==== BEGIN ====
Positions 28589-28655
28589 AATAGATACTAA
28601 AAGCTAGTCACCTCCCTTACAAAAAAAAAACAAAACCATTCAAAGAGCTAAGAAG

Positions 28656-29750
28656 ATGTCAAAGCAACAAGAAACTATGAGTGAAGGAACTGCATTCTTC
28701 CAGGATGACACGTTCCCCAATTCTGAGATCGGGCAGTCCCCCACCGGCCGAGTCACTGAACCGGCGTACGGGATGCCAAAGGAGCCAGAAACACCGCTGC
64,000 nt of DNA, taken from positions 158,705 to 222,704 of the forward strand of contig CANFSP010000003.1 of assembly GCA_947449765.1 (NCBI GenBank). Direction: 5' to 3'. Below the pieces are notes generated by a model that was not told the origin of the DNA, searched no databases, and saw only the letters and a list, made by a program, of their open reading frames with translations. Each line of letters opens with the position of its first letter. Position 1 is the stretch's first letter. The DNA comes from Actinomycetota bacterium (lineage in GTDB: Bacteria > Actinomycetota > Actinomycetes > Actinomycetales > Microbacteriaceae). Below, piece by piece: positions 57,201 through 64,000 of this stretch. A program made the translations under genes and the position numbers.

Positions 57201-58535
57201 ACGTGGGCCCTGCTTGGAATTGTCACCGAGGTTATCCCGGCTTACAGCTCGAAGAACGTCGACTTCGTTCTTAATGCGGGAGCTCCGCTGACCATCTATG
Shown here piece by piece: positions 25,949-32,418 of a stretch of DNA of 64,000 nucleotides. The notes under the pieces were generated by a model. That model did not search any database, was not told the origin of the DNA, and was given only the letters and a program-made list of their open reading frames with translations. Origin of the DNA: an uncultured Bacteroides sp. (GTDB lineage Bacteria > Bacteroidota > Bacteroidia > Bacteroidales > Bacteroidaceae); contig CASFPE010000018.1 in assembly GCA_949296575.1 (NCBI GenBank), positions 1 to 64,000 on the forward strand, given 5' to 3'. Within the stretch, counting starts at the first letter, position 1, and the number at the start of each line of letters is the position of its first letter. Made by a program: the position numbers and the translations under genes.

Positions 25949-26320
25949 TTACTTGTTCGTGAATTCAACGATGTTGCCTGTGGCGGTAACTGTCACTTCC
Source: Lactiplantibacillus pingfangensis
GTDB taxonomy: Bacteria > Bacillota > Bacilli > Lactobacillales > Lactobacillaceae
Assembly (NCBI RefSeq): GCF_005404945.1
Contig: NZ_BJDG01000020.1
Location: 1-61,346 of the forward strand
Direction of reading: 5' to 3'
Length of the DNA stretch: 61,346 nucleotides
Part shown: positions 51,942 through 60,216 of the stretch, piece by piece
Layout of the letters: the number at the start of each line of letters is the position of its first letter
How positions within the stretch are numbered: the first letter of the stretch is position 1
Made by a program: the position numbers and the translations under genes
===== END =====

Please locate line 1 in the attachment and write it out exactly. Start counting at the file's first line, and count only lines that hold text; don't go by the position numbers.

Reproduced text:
Positions 28589-28655